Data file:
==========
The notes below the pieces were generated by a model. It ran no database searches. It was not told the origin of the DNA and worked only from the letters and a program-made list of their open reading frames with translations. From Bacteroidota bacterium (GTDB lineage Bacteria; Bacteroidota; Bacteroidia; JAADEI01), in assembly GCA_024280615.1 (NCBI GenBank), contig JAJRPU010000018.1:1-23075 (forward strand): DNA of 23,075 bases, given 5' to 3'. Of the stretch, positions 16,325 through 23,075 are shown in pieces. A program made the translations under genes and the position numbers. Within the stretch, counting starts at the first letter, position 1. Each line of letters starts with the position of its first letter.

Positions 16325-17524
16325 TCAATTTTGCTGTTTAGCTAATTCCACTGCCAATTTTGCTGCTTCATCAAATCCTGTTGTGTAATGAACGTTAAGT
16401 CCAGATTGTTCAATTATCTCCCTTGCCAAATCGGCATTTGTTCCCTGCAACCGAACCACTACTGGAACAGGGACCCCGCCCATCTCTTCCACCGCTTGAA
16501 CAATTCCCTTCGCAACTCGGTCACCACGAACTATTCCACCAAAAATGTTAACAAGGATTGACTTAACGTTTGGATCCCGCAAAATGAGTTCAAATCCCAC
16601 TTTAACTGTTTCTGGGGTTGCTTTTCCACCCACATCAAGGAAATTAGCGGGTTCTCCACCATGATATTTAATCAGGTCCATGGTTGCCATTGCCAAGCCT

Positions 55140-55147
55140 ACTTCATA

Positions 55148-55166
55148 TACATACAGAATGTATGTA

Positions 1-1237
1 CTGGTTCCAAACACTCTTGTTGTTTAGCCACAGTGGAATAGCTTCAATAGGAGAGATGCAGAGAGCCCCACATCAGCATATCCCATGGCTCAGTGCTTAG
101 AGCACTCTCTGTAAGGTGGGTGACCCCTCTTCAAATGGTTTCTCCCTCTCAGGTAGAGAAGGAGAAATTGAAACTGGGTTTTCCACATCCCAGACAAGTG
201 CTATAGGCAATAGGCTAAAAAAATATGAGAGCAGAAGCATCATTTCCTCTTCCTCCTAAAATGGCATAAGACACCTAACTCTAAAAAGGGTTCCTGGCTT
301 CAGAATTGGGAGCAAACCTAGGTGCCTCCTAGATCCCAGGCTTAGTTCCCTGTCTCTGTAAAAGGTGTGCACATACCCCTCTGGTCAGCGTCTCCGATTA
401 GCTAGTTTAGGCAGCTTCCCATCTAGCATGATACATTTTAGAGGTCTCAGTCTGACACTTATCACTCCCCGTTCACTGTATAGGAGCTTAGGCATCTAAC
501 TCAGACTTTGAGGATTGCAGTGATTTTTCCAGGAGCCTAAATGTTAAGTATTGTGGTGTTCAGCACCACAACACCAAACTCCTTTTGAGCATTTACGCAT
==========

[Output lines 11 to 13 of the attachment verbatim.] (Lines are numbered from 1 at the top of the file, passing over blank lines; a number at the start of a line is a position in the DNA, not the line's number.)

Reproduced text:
Positions 1-1237
1 CTGGTTCCAAACACTCTTGTTGTTTAGCCACAGTGGAATAGCTTCAATAGGAGAGATGCAGAGAGCCCCACATCAGCATATCCCATGGCTCAGTGCTTAG
101 AGCACTCTCTGTAAGGTGGGTGACCCCTCTTCAAATGGTTTCTCCCTCTCAGGTAGAGAAGGAGAAATTGAAACTGGGTTTTCCACATCCCAGACAAGTG